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Countrywide mortgage investigation: Reps. Buck McKeon, Elton Gallegly got loans

House Armed Services Committee ranking member Rep. Buck McKeon (center) before a hearing in 2009.
House Armed Services Committee ranking member Rep. Buck McKeon (center) before a hearing in 2009. Chip Somodevilla/Getty Images

Two veteran House Republicans from California — Reps. Buck McKeon and Elton Gallegly — were among four congressmen who got mortgages from the now-defunct Countrywide Financial under a VIP program, the Wall Street Journal first reported on Saturday.

The House Oversight and Government Reform Committee has been investigating whether some members of Congress got discounts from Countrywide under its VIP program. The AP has reported that that four House members had received the VIP loans, and one of the four remains unidentified. The three identified congressmen, including Rep. Edolphus Towns, a Democrat from New York, told the Journal they were unaware their mortgages were sent to a special VIP unit of Countrywide or that they might be receiving special discounts.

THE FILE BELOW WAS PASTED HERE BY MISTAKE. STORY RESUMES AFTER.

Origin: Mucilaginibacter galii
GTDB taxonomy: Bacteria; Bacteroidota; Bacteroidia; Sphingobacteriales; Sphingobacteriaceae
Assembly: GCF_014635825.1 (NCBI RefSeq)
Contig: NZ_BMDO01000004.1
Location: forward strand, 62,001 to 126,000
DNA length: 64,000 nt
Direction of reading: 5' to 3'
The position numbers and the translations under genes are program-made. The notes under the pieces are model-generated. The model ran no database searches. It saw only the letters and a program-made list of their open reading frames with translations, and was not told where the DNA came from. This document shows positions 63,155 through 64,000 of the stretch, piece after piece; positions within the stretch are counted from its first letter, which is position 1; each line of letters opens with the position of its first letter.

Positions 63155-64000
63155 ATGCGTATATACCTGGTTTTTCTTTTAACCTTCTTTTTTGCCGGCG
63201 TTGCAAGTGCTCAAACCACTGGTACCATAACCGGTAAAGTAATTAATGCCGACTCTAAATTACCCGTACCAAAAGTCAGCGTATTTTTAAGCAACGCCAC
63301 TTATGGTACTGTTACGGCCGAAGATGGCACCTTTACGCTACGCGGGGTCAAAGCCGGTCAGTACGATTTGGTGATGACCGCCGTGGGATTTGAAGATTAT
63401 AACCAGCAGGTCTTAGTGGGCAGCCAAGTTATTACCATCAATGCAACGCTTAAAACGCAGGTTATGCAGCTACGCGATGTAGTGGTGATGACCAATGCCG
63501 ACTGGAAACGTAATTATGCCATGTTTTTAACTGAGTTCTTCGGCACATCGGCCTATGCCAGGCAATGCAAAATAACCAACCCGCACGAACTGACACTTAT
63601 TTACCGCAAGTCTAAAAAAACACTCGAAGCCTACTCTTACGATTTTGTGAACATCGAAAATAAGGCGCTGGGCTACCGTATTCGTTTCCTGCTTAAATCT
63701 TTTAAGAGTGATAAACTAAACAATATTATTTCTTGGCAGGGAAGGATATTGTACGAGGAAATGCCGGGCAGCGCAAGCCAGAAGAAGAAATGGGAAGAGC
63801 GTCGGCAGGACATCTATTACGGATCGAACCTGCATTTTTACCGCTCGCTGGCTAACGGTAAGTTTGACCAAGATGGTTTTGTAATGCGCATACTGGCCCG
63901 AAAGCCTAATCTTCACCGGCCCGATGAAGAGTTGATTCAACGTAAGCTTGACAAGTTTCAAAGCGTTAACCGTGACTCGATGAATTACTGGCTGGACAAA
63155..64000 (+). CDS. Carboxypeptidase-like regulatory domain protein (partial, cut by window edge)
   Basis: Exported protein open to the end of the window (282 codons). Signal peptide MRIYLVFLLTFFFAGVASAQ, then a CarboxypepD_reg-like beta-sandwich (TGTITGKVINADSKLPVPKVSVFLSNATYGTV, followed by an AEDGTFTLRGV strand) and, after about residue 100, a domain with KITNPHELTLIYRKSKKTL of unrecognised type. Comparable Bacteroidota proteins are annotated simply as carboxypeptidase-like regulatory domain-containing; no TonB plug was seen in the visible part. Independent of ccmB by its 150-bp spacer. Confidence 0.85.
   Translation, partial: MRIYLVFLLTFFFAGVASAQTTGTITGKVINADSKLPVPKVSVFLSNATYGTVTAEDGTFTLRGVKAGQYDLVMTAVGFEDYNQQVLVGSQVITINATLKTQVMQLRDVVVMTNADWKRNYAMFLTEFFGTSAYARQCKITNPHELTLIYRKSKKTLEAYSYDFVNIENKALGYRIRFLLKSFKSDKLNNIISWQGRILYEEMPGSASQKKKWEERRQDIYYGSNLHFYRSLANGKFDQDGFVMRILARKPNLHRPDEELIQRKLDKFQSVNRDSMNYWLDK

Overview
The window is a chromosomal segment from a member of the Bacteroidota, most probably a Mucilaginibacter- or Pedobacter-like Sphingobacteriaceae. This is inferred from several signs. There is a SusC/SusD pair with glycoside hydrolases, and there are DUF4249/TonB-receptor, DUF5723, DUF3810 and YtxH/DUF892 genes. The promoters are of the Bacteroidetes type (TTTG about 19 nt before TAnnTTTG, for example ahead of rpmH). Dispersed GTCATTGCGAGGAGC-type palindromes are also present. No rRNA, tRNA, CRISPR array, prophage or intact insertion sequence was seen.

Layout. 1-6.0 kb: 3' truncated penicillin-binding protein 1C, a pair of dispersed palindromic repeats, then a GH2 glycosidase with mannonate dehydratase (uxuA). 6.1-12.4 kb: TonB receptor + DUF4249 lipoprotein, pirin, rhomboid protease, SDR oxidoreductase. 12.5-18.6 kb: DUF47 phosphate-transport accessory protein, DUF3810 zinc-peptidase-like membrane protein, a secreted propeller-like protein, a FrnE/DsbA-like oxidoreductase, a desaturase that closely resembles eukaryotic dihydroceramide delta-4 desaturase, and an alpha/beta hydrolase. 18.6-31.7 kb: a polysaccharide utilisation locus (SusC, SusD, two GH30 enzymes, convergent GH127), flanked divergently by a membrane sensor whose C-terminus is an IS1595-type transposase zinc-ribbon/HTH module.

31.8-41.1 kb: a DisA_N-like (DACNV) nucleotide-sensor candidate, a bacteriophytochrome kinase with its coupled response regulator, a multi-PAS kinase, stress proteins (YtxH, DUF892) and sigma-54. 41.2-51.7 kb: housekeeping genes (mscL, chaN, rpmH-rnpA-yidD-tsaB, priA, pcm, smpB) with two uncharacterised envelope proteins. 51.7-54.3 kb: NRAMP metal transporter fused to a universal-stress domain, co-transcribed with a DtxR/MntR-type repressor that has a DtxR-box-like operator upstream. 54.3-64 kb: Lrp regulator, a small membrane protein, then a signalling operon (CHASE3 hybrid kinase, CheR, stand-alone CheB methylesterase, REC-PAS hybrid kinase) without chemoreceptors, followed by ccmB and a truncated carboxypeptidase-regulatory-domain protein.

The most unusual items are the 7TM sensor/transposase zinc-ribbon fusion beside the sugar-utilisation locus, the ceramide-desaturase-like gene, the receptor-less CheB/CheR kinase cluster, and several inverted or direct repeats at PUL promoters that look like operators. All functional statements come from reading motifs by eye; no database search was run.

A 1998 loan to McKeon, who is chairman of the Armed Services Committee, was for $315,000. Gallegly's 2005 loan was for $77,000.

McKeon's press secretary told the Santa Clarita Signal that "when Buck heard this, he was shocked." Alissa McCurley said her boss "did not know of a VIP program," and did not know then-Countrywide president Angelo Mozillo.

"He's trying to get to the bottom of this," the McKeon spokeswoman told The Signal. "He's really angry about this."

Longtime Ventura County congressman Gallegly announced in January he is retiring from Congress rather than shift districts due to redistricting.

A discounted loan could be considered a gift, which are banned under House rules. The AP reminds us that none of the lawmakers has been accused by the House Ethics Committee of any wrongdoing, and may never be if they convince investigators they had no knowledge of the discounts.

Some favored customers who were referred to a VIP unit were known as "Friends of Angelo" — a reference to chief executive Mozilo. In 2010, Mozilo agreed to pay millions in penalties in a settlement with the Securities and Exchange Commission. Countrywide, once the largest mortgage broke in the nation, played an enormous role in the sub-prime mortgage crisis, and has since been bought by Bank of America.

 

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